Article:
In any case, with such projects, there are people who are forward thinking and people who won’t move on anything until is a completely safe bet. If all of us were in the later category, we’d still live in caves. No one would get a mortgage for a home, for example. (although we did build without a mortgage, so that isn’t 100%) The world does best with a combination of creative dreamers and practical people who ask the hard questions.

  5. It was not Jim Oberstar’s job to “create wealth.” It was his job to make sure that the people of the 8th CD got value in exchange for their federal taxes. He did that brilliantly for 36 years. The idiots who call federal funding for infrastructure “pork” can take credit for the I-35 bridge collapse and the disgraceful condition of other Minnesota bridges and roads. The conservative obsession with “creating wealth” instead of fulfilling one’s responsibility to the larger community accounts for most of what’s wrong with this country. If you’re too stupid to understand that Jim Oberstar did exactly what he was elected to do, then you deserve to be represented by Chip Cravaack, who is clearly clueless about what the job of a Congressman really is.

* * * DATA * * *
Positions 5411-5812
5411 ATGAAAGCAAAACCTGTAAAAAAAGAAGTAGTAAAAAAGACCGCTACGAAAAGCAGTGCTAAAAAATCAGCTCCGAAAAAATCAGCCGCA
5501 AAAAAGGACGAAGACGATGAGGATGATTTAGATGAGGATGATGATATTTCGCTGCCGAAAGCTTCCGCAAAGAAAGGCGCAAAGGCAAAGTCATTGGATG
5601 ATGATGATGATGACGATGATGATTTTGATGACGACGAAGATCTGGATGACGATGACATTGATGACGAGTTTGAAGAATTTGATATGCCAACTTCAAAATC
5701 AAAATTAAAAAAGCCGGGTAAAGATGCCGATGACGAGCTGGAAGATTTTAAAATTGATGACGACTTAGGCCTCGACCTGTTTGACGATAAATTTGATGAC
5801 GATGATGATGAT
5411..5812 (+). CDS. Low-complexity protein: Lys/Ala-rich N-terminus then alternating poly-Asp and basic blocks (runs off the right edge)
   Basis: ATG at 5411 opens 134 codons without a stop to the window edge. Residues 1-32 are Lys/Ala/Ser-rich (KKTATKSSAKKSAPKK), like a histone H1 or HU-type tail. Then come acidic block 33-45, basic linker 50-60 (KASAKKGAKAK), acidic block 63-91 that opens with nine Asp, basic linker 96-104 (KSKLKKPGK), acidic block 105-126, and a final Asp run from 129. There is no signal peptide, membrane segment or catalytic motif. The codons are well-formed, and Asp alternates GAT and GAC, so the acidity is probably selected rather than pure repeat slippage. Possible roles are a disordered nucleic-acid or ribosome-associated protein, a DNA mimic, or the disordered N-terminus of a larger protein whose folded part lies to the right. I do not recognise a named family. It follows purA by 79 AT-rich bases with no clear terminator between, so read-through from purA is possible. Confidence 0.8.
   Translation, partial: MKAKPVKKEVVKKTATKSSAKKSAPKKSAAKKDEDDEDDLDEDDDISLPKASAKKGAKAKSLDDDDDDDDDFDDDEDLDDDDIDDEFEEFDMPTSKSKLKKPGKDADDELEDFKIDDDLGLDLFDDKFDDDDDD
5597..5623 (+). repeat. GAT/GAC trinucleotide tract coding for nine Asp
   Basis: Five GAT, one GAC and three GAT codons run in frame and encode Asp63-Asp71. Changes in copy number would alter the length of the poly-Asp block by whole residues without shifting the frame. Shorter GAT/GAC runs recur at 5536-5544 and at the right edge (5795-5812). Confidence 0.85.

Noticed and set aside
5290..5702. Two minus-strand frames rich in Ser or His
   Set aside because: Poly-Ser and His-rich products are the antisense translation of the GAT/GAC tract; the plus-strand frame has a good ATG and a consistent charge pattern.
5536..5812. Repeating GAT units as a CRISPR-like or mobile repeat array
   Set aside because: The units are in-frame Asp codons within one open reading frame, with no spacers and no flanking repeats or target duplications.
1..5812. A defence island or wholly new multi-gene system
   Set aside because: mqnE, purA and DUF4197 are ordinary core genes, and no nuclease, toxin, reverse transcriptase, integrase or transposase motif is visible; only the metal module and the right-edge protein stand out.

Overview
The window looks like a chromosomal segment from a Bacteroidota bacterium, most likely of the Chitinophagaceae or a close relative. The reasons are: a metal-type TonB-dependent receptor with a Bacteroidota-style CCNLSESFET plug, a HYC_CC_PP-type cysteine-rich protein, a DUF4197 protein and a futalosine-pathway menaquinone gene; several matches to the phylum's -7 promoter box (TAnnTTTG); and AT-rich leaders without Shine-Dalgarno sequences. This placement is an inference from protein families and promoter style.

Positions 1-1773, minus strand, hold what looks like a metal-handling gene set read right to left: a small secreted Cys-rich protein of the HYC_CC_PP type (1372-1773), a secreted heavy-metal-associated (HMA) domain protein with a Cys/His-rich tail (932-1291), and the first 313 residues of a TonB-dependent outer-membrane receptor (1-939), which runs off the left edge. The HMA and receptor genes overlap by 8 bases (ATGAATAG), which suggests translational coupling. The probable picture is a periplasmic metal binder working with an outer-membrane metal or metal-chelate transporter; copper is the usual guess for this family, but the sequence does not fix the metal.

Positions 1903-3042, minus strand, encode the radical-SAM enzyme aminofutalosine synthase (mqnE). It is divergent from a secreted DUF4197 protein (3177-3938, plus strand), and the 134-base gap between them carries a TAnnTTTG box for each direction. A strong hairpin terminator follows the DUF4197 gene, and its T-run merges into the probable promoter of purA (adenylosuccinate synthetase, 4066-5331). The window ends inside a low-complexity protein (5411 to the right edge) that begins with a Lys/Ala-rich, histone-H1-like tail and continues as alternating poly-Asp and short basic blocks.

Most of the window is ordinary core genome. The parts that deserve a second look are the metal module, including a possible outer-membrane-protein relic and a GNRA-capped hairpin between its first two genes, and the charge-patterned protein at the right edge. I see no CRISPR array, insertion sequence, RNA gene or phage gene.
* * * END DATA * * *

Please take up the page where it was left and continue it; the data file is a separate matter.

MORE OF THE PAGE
6. Geez guys and gals…All we were doing is talking about honoring good ol’ Jim for things he did. I simply said one of his real strengths was how to divide up other peoples money.

    Then you go bring up Wisconsin?, trains?, lobbyists?, I-35 bridge? (that was under good ol’ Jim’s watch by the way)..and Chip??

    What the heck do those things have to do with honoring good ol’ Jim?

    I mentioned one thing he shouldn’t be honored for – his lack of interest in making the state and it’s people wealthier. And you turn it into a divisive political issue…We’ll so be it.

    Oh – One other thing I wouldn’t honor him for and that is…being a gratious loser

  7. Hang on there Marsha…

    If we’re going to honor good ol’ Jim for “value in exchange for our federal taxes paid…and doing it brilliantly for 36 years”, don’t buy him a very big trophy.

    Minnesota has been one of the biggest donors (paying in more federal taxes and receiving back) for the past 29 years….most of ol’ Jim’s career. We get back $0.72 for every dollar paid.

    2005 Figures (A review of annual data from 1981 thru 2005 showed state rankings to be fairly consistent from year-to-year – Tax Foundation)

    Federal Spending Received per Dollar of Taxes Paid

    10 Biggest Receivers